This year we had help from some medical students and staff from JOY Hospice – the clinic we often use when our children fall sick and it is beyond what our small sickbay can manage. 

With administrative and organisational help from our own staff, every single child at Child of Hope was weighed, had their height recorded, had their bodies thoroughly examined for wounds, parasites, vision/hearing problems – frankly anything that might give clues to their physical well-being. We also ensured they had their termly de-worming treatment at the same time.  

After two days of line-upon-line of over 400 children, the survey team bravely took up their clipboards, stethoscopes, de-wormers, chairs (and umbrellas to keep the sun off!) and went out into the community. The welfare team went ahead to organise prospective subjects by talking with parents and community members which meant that there was a good crowd of kids and parents/guardians ready and waiting for when the medics got there.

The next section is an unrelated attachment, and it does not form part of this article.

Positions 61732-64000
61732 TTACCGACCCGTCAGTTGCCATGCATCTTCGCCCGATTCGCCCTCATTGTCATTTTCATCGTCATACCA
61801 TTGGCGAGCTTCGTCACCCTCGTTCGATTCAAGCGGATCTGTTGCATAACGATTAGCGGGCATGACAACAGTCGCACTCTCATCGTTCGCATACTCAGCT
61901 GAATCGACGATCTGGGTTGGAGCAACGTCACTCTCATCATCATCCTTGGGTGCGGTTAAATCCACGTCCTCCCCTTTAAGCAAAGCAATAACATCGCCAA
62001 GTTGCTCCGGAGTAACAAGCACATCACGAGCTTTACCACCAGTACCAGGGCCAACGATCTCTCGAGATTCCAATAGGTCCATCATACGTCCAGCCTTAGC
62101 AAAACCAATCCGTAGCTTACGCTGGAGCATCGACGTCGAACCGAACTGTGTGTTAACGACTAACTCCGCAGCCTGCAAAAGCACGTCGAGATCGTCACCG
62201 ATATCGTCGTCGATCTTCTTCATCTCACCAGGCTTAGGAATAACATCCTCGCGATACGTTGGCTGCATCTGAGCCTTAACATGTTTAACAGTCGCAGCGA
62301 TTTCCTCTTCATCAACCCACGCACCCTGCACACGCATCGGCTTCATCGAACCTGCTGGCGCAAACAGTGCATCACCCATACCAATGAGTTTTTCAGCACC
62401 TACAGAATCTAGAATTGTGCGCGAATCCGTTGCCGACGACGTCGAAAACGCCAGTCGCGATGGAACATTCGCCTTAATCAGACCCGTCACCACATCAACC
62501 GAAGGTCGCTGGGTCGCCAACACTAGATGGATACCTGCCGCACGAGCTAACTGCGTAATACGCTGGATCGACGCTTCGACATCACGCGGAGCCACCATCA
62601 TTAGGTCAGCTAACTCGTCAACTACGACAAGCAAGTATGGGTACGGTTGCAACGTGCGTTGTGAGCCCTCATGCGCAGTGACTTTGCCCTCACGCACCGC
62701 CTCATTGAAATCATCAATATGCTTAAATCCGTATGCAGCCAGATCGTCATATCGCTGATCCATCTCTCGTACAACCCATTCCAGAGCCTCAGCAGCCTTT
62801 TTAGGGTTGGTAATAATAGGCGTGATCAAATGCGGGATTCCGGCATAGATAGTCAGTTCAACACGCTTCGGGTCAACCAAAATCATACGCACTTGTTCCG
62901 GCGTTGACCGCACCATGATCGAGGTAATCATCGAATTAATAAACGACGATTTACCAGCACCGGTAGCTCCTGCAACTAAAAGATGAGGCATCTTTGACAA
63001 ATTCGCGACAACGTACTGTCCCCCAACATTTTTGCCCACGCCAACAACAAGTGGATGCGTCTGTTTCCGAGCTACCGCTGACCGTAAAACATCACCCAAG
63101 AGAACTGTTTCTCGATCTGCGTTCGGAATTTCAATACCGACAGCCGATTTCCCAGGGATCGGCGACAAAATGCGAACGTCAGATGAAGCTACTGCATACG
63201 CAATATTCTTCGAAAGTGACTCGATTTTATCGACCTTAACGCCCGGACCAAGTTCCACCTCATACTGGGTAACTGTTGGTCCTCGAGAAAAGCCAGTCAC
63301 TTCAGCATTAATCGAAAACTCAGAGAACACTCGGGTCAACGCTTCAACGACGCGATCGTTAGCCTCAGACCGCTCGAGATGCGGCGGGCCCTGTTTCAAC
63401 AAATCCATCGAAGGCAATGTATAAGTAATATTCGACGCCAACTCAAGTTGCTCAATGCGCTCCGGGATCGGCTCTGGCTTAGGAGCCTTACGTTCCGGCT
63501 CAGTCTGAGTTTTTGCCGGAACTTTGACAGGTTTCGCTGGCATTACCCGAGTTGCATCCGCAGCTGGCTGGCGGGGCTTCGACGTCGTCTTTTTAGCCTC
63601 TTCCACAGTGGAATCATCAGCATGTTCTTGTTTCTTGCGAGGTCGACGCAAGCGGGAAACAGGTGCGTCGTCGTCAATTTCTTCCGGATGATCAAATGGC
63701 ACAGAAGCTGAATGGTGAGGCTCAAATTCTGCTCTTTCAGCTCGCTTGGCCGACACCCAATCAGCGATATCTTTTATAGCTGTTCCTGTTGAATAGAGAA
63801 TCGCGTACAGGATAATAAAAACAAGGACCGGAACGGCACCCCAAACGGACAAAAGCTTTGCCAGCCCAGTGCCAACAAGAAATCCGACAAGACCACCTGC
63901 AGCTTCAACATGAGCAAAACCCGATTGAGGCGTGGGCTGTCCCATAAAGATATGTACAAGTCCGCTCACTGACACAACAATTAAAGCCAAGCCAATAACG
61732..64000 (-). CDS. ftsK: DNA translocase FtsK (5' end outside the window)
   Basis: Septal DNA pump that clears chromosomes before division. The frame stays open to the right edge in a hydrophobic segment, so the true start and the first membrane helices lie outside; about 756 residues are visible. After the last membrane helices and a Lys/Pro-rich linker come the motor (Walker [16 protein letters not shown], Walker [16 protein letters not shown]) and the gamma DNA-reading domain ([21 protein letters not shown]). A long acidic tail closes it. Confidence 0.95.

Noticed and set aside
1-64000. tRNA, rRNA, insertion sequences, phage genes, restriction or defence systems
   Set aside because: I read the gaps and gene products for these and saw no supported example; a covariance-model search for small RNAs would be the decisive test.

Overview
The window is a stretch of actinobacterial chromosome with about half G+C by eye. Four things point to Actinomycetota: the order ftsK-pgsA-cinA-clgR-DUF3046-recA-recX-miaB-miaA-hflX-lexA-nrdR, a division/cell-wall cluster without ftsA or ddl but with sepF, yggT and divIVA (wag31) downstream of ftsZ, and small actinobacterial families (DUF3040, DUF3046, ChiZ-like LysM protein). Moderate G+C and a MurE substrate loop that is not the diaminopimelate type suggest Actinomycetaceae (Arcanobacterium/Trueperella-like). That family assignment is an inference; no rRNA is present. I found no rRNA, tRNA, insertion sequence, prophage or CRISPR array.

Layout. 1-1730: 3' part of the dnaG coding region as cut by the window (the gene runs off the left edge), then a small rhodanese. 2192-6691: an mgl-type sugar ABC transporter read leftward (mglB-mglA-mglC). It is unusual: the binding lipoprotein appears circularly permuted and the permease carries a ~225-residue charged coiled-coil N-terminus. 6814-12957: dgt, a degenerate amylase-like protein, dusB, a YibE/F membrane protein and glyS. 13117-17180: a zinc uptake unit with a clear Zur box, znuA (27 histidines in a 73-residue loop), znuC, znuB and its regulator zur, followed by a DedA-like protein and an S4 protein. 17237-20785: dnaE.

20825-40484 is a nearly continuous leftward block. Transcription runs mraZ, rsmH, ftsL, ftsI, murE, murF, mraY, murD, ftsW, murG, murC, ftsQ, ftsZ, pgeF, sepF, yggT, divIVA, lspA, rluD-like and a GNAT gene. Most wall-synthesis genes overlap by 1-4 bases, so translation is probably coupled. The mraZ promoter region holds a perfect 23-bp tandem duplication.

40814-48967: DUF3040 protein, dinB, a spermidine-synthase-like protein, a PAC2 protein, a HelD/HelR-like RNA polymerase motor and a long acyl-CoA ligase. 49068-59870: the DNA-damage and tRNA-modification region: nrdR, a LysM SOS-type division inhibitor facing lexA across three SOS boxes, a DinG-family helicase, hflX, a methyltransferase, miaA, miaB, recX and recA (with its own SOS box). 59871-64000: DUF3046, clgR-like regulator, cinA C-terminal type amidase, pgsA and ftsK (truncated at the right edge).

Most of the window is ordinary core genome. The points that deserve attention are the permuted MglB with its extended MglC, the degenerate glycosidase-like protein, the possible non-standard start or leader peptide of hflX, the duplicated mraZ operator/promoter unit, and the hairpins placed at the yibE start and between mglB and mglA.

Of course, doing medical examinations in the community takes a bit longer that the school and over the two-day period they managed around 300 children.  

We are still analysing the figures but we are pleased to see that the various interventions we organise at Child of Hope are still making a difference and improving the health of our children in comparison to their counterparts in the community. The full report will be on our website shortly.

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Latest video: Now I'm Free

Posted on July 18, 2016

Here's a terrific new five-minute video about our work in the Namatala slum. Fear permeates everyone's lives in the Namatala Slum... but Child of Hope is working to bring hope, God’s love and release from the chains of poverty to young slum kids and their families.

Those of you met Bex Okotel on her UK summer tour may have seen this video... but it's worth another look!

If you'd like to see the video full-screen, please click here to watch it on YouTube - or click here to see it on Vimeo.

Soundtrack: The song ‘Do not be Afraid’ by artist Kaleb Jones is used with permission. The Music Bed, LLC. 9555 Harmon Road, Fort Worth, TX 76177 1-800-380-8154